At the same time, a line of police began advancing on the crowd of protesters, most of whom Mr. Pruyn says were simply relaxing on the grass.

    “The police came up to us and said, ‘Move!’ so I tried to get up,” said Mr. Pruyn, who lost his left leg above the knee 17 years ago in a farming accident.

    “I fell back down and my daughter yelled out, ‘Give him time. He’s an amputee.’ I guess the police thought I was taking too long … then all of a sudden the police were on top of me.”

    Mr. Pruyn claims his head was kept on the ground by an officer digging a knee into his left temple while other officers yanked at his arms.

    “One of them was yelling, ‘You’re resisting arrest’, but I wasn’t resisting anything. I couldn’t move.”

    He says police then ordered him to start walking, but when he informed them that he couldn’t get up because his hands were cuffed behind his back, an officer grabbed his prosthetic leg and “yanked it right off.”

    “Then he said, ‘Hop!’ but I told them I couldn’t because it hurts for me to hop on my right leg,” Mr. Pruyn recalled. “Then the cop said, ‘OK, you asked for it’ and two officers grabbed me under my armpits and dragged me away from Queen’s Park towards the police vans.”

    Mr. Pruyn says five Toronto police officers then arrived and carried him the rest of the way, threw him on the ground and allegedly “gave me kicks and little punches and saying I was resisting arrest and that I had a weapon.”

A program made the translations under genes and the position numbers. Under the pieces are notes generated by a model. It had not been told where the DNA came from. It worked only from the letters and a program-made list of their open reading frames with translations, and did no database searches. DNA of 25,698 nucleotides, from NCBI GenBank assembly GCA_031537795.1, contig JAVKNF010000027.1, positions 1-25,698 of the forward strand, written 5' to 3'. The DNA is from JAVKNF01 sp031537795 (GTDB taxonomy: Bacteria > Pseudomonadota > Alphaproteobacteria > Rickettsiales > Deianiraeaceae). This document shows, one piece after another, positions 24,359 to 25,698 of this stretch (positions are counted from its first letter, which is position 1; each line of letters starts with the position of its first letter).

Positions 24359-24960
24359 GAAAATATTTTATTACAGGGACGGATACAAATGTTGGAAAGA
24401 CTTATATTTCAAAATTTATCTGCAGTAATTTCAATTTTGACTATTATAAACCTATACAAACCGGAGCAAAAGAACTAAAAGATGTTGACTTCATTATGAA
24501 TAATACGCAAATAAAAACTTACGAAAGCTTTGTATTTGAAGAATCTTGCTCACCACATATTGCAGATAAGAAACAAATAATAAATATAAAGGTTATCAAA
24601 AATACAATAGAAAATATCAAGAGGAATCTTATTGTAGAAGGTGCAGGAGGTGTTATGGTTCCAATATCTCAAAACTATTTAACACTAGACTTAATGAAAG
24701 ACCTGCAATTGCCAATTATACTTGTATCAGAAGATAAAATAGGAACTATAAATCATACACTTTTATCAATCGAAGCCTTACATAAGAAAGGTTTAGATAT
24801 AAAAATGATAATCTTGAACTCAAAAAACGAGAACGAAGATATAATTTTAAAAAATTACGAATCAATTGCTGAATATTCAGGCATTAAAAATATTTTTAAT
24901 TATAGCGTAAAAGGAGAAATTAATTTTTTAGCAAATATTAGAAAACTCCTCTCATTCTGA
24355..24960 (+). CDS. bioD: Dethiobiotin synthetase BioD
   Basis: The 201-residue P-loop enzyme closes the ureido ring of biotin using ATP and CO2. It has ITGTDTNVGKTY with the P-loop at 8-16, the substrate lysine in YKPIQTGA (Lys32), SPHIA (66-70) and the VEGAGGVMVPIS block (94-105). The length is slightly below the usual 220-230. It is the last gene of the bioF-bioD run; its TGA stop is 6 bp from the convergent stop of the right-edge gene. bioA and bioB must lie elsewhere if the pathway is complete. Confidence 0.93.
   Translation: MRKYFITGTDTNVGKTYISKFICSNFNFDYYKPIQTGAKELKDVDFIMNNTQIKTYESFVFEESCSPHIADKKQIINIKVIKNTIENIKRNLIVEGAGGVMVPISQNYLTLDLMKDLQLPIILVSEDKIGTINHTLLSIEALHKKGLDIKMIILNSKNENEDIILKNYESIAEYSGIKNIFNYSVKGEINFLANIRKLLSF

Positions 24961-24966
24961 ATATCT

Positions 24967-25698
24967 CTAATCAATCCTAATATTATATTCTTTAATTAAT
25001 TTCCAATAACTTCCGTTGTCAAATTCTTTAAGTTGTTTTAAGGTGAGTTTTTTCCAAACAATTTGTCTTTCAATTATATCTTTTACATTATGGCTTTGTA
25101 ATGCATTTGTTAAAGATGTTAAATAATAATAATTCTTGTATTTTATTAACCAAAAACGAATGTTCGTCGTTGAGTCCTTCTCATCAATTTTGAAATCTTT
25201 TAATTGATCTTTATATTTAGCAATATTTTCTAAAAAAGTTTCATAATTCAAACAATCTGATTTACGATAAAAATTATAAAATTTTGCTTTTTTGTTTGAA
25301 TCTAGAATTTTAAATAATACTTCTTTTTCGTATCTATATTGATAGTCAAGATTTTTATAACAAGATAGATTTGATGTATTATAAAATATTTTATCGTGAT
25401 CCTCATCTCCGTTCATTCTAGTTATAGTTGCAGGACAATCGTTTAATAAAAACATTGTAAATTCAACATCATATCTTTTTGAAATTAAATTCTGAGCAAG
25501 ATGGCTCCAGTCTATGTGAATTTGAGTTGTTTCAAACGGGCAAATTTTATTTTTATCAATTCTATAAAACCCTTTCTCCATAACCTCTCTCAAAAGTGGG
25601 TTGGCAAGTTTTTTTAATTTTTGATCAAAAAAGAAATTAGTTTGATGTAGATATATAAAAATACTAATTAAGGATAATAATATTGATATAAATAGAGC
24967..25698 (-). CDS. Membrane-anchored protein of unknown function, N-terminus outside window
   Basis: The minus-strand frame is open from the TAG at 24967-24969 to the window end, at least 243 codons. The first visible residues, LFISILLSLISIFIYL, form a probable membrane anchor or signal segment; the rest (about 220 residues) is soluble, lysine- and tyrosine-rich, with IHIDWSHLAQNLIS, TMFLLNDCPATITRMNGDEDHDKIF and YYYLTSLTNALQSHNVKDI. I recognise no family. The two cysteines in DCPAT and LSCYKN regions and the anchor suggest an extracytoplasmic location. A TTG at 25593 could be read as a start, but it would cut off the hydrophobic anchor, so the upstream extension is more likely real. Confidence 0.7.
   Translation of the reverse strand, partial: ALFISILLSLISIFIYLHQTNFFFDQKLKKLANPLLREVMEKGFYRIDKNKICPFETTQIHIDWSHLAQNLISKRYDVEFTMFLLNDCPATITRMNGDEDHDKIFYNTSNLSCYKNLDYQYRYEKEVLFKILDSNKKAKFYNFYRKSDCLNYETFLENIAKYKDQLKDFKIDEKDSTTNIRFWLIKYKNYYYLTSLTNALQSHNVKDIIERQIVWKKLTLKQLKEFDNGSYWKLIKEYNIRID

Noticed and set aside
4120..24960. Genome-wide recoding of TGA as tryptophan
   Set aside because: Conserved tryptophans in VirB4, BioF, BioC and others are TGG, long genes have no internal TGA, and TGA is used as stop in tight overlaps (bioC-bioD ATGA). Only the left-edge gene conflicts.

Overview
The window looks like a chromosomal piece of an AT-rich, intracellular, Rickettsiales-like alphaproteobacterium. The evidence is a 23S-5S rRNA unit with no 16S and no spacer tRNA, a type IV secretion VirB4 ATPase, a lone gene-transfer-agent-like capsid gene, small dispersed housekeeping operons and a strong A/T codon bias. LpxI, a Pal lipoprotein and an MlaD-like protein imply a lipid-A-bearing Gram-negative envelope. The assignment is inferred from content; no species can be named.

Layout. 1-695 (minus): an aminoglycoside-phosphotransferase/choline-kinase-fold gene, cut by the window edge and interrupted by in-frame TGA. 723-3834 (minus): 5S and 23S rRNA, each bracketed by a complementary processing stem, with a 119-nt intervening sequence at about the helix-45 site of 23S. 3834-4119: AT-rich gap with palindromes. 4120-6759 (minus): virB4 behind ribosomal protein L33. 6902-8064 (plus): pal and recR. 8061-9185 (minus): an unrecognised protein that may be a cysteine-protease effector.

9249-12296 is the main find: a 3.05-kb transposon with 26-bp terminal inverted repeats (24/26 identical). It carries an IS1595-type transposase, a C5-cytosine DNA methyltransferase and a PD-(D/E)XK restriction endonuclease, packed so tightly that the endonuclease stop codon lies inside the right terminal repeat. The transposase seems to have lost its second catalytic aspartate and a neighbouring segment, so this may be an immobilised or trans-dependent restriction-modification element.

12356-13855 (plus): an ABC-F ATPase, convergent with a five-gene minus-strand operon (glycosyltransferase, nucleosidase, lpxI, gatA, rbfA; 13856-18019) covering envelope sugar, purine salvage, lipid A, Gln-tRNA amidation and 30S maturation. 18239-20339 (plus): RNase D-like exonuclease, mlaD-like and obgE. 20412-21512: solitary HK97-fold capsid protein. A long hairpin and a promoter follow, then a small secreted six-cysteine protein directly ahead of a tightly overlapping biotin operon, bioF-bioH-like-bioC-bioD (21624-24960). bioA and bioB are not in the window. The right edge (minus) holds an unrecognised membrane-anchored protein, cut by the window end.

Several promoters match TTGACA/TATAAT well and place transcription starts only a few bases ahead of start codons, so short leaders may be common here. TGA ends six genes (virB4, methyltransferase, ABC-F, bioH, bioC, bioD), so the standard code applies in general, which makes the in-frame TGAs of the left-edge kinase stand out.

“None of that was true. I had no weapons or anything like that.”

    Toronto Police spokeswoman Meaghan Gray said the force would not respond to any allegations made by individuals.

    “Certainly if anyone feels they’ve been mistreated by police officers, they can file a complaint either with the Toronto Police Service or the Office of the Independent Police Review Director,” she said.

    After waiting for close to three hours in the back of a paddy wagon, Mr. Pruyn says he was transferred to a bus and taken to the temporary detention centre, where he was given a wheelchair and remained handcuffed in a cell for the next 27 hours. His daughter was also arrested.